Paycheck Chronicles

From The Mailbag: When To Plan For Leaving The Military

There is a single fact that is true for everyone in the military: they won't stay on active duty forever. One way or another, you or your family will separate from the service, retire, or (hopefully not) die while on active duty. Even when it is hard to imagine a time when you're not serving, thinking about it now can make it easier when it does happen.

Dear Kate,

I'm not re-enlisting at the end of this term. What do I need to do to plan for life after the military, and when should I start planning?

Brian

Oooh, what a question! I'm thrilled that Brian is thinking ahead, but also a little concerned if he's getting out in two weeks.

Dear Brian,

Thanks for asking! You didn't mention how much longer you have left on your enlistment, but the answer isn't much different if you have two years or two weeks.

The short answer is that you should start planning now. Today. Immediately.

Call your installation family readiness center (Airman and Family Readiness Center, Fleet and Family Services, Army Community Services, or Marine Corps Community Services) and ask them about every transition, financial readiness, and job hunting class they offer. Ask your command for permission to attend as many classes as possible. If you are married, take your spouse with you. You should, at the very least, be able to take the classes offered by your branch's Transition Assistance Program. They're required, but you might have to remind your command that they are required. The folks at the family readiness center can help you figure out how to do that.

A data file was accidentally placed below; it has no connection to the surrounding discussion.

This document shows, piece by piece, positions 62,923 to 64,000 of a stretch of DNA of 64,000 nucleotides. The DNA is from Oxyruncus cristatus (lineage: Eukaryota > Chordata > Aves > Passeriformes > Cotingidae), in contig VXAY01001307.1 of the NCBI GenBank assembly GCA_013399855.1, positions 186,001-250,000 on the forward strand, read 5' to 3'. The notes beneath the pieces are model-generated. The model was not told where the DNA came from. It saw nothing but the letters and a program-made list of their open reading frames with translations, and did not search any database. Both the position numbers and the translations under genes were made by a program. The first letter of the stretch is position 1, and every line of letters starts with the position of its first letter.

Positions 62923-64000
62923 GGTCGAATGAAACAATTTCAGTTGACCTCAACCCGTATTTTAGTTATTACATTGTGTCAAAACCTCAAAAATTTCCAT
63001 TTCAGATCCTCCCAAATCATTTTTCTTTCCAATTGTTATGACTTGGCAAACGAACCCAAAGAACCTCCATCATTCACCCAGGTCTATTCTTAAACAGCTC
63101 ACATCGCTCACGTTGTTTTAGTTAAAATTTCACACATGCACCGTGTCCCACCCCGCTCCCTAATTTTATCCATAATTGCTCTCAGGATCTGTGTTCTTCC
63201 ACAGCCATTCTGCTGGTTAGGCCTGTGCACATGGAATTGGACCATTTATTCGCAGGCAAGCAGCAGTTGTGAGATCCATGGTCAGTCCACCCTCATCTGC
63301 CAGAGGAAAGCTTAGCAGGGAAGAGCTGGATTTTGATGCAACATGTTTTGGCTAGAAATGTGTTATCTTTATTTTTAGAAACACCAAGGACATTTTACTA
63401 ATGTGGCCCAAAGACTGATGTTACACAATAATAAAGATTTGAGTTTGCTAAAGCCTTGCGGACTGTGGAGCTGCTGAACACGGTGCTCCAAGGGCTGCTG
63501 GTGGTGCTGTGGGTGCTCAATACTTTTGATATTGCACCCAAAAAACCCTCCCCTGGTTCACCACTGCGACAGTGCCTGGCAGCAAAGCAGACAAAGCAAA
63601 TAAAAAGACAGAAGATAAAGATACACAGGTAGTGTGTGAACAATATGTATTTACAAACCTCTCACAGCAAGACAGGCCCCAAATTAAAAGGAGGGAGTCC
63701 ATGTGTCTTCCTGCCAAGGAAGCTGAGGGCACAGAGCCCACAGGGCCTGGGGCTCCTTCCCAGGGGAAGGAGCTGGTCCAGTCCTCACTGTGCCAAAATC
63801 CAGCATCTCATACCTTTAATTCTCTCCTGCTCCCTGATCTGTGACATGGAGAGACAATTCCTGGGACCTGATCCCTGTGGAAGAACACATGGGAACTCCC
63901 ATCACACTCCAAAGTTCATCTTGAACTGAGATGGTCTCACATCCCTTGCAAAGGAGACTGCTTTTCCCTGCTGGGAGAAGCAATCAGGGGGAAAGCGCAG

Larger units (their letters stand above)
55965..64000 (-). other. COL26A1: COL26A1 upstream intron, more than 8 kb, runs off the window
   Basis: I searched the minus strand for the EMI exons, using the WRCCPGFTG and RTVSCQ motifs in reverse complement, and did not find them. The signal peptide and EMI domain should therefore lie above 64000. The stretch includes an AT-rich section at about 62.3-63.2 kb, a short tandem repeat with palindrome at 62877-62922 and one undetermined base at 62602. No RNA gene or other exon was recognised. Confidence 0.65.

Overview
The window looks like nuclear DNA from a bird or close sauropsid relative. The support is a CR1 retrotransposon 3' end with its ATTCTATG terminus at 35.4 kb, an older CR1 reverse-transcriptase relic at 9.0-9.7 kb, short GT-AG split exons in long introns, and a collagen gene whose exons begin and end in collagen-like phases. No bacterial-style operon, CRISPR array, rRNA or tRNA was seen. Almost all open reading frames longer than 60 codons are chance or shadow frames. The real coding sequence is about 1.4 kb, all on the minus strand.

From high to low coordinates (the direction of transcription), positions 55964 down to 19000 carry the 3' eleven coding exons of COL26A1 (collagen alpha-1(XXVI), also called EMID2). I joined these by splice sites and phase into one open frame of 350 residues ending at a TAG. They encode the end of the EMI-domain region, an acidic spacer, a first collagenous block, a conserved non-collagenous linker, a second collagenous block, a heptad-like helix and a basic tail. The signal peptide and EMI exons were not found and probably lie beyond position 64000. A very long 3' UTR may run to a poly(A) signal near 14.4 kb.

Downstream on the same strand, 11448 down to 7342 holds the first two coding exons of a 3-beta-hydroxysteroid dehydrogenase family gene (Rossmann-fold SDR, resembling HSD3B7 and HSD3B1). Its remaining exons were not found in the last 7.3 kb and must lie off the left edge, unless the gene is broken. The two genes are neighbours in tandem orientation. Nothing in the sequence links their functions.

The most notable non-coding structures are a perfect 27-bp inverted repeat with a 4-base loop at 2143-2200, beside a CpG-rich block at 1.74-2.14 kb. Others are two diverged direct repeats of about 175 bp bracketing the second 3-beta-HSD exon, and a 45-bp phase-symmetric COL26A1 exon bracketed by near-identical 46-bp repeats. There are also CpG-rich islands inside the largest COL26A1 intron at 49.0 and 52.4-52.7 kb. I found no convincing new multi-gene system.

Then start thinking about all the things you need to know:

What happens to your medical coverage?

Where will you live?

Can you take terminal leave, or will you sell back leave? Learn about the pros and cons of each option.

Understand your entitlement for your final move.

Will you be eligible for unemployment if you can't find a job?

How do you find a job in your field? How do you network? (Most jobs come from networking.) Do you need to set up a professional online presence?

What does your family's financial situation look like now? What do you want it to look like in the future? What can you do between now and then to get closer to your goal?

There is a ton to consider, and the earlier you start thinking about it, the more successful you will be. In my dream world, everyone would take a class in boot camp that helps them thinking about leaving the military. It seems crazy, but that's the ideal time to start.

Good luck on your transition!

Kate

Do you have transition questions? I'd love to answer them here! Email me at kate@katehorrell.com, and I'll answer those that are appropriate to a broader audience here on the blog. (I do manage to answer a remarkable number privately, but I can't answer every single email.)

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